Robots and stock traders were left pointing fingers at each other last week, according to a post on the ZeroHedge.com website.
At a live, televised news conference, Treasury Secretary Steve Mnuchin indicated that the US and China had been about 90% of the way to a trade agreement before talks hit a snag. This was not good news.
The CNBC broadcast of the news conference ran captions at the bottom of the screen. One of these misquoted the Secretary to say that a trade agreement between the two sides “is” about 90% complete. That looked like very good news.
The story was automatically picked up and reported by the Bloomberg news service. CNBC automatically repeated the news on Twitter.
The automated trading systems of Wall Street firms “read” the news reported by their brother bots and bought stock futures aggressively. Prices jumped.
The error was corrected within minutes, but it took quite a while longer for prices to come back down. It looked as if the automated systems were acting much like their error-prone human masters, reluctant to admit a mistake.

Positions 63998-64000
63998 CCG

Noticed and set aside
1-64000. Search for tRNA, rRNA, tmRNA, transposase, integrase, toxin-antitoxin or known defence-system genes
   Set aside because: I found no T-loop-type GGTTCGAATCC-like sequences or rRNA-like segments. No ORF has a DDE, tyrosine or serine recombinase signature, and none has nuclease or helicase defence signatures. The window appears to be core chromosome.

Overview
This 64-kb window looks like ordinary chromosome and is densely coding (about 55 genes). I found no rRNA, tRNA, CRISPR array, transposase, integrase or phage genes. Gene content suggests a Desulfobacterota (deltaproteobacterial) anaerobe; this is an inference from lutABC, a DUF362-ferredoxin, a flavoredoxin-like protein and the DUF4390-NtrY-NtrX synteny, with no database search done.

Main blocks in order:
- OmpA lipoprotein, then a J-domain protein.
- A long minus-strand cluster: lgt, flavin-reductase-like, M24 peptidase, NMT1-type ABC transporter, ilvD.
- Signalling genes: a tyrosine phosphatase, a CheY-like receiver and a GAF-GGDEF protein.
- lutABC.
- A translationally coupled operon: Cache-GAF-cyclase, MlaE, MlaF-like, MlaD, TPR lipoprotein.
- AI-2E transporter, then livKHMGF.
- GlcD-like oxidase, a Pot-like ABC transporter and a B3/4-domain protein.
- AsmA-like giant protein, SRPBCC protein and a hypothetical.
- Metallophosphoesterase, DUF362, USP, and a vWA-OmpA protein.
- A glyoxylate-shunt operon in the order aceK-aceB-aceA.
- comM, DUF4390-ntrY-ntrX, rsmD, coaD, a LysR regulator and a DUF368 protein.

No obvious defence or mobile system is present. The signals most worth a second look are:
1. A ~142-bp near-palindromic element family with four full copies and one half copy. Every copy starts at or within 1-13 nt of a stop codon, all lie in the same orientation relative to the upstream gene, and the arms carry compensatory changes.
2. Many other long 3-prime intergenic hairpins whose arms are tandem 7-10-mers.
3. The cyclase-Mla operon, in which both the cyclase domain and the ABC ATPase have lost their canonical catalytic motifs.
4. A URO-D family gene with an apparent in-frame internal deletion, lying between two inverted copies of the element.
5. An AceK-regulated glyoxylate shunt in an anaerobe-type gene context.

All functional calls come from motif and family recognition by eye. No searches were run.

This is plainly another example of a market acting irrationally, something that academics tell us can’t happen because prices are set by cool-headed investors who carefully weigh all the facts available to them.
Recall that the news conference that prompted all this was presented live. Anyone listening could have heard what the Treasury Secretary said and realized that there was no cause for celebration. Plain common sense was overwhelmed by trading systems that simply assumed the truth of what was flashed on a screen.
Barry Dunaway, CFA®
America First Investment Advisors, LLC
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